The impact of frailty on treatment for overactive bladder in older adults.

To examine the impact of frailty on treatment outcomes for overactive bladder (OAB) in older adults starting pharmacotherapy, onabotulinumtoxinA, and sacral neuromodulation.

This is a prospective study of men and women age ≥60 years starting pharmacotherapy, onabotulinumtoxinA, or sacral neuromodulation. Subjects were administered questionnaires at baseline and again at 1- and 3-months. Frailty was assessed at baseline using the timed up and go test (TUGT), whereby a TUGT time of ≥12 seconds was considered to be slow, or frail. Response to treatment was assessed using the overactive bladder symptom score (OABSS) and the OAB-q SF (both Bother and HRQOL subscales). Information on side effects/adverse events was also collected. Mixed effects linear modeling was used to model changes in outcomes over time both within and between groups.

A total of 45 subjects enrolled in the study, 40% (N = 18) of whom had a TUGT ≥12 seconds. Both TUGT groups demonstrated improvement in OAB symptoms over time and there were no statistically significant differences in these responses per group (all P-values >.05). Similar trends were found for both OAB-q SF Bother and OAB-q SF HRQOL questionnaire responses. Side effects and adverse events were not significantly different between groups (all P's >.05).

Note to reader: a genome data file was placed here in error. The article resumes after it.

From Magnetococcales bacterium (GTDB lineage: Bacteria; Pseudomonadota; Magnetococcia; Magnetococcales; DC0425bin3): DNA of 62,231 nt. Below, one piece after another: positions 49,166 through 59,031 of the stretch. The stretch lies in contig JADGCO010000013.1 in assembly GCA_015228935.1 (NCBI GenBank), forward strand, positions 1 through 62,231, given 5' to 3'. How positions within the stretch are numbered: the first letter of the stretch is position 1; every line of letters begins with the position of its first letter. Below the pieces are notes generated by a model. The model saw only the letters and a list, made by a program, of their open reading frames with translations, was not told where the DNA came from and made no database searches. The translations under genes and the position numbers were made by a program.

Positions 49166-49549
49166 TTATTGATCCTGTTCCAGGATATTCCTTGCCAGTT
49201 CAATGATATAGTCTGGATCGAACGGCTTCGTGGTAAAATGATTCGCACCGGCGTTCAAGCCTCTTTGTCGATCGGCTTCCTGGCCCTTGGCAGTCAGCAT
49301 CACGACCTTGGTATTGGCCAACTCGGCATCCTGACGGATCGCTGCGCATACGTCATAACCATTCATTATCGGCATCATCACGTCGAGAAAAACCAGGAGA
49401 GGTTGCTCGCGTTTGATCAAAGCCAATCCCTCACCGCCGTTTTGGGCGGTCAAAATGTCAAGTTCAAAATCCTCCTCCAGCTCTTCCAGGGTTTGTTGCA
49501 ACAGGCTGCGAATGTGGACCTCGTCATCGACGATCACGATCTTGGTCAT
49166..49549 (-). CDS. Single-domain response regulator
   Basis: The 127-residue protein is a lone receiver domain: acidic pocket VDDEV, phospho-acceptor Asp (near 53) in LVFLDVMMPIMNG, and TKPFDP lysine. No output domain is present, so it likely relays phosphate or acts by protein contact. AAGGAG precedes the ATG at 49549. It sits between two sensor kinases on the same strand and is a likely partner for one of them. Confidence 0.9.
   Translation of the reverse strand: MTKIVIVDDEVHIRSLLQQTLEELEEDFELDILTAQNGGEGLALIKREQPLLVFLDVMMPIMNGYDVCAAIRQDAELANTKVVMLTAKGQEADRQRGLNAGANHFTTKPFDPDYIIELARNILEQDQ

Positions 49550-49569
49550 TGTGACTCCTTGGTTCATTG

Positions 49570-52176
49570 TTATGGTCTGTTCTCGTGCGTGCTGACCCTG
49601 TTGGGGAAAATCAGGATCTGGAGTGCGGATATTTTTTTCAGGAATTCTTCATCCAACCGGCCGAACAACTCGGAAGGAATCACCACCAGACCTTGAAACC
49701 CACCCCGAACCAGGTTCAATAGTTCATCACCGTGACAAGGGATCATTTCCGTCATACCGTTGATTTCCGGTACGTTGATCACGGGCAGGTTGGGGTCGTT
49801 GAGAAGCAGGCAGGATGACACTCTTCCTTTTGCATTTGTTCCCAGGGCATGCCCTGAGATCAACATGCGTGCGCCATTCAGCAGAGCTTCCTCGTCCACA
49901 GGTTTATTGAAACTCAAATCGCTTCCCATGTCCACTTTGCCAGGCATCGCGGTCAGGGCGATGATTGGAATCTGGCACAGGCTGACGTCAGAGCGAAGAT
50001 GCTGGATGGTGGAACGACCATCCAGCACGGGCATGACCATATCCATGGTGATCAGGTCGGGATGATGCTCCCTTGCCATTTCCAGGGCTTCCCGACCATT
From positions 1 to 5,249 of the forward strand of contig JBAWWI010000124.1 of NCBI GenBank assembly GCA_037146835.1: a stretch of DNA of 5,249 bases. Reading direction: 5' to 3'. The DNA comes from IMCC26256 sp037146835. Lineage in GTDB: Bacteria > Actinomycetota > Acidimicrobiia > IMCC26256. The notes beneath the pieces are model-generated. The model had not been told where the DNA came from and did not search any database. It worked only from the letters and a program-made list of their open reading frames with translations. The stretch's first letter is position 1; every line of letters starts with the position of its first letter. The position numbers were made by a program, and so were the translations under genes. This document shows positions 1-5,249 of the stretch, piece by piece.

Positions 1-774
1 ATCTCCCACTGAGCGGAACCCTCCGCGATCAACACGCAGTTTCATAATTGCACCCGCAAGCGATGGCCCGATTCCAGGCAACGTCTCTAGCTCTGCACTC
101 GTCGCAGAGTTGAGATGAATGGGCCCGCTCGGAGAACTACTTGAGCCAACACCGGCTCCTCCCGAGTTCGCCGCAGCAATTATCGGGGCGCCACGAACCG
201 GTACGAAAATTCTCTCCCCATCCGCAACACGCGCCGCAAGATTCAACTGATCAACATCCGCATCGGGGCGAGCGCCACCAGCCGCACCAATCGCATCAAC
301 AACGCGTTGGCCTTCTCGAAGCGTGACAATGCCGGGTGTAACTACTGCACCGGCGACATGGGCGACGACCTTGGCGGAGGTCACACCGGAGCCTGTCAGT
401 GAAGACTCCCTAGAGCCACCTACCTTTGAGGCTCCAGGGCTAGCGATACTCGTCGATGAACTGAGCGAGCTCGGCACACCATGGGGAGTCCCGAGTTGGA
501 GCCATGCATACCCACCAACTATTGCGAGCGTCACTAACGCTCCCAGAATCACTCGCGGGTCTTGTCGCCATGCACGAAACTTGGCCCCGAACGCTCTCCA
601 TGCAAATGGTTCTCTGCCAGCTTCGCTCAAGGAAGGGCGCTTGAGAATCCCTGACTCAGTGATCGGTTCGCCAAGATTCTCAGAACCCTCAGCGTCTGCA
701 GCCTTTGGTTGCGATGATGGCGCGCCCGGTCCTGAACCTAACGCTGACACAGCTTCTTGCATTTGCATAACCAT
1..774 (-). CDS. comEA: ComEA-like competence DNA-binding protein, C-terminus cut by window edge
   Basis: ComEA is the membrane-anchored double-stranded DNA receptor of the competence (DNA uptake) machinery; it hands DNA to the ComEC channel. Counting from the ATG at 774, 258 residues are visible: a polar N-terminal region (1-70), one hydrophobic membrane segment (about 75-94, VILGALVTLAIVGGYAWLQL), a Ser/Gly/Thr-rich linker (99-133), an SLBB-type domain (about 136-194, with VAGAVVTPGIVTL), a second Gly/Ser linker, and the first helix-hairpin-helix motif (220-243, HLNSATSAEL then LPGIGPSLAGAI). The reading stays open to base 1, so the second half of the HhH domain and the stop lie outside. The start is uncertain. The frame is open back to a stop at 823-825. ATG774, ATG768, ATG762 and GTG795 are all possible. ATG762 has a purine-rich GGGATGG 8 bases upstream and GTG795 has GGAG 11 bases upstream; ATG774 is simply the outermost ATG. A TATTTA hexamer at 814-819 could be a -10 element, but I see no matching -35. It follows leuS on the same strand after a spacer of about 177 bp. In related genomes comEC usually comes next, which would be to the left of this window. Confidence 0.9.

Adults ≥60 years of age starting second- and third-line treatments for OAB, regardless of TUGT time, demonstrated improvement in OAB symptoms at 3 months. These findings suggest that frail older adults may receive comparable benefit and similar rates of side effects compared with less frail older individuals.

Neurourology and urodynamics. 2019 Jul 08 [Epub ahead of print]

Anne M Suskind, Casey Kowalik, Kathryn Quanstrom, John Boscardin, Shoujun Zhao, W Stuart Reynolds, Kavita Mishra, Emily Finlayson

Department of Urology, University of California, San Francisco, California., Department of Urology, University of Kansas Medical Center, Kansas City, Missouri., Department of Biostatistics, Uinversity of California, San Francisco, California., Department of Urology, Vanderbilt University, Nashville, Tennessee., Department of Obstetrics and Gynecology, Standford University, California., Department of Surgery, University of California, San Francisco, California.

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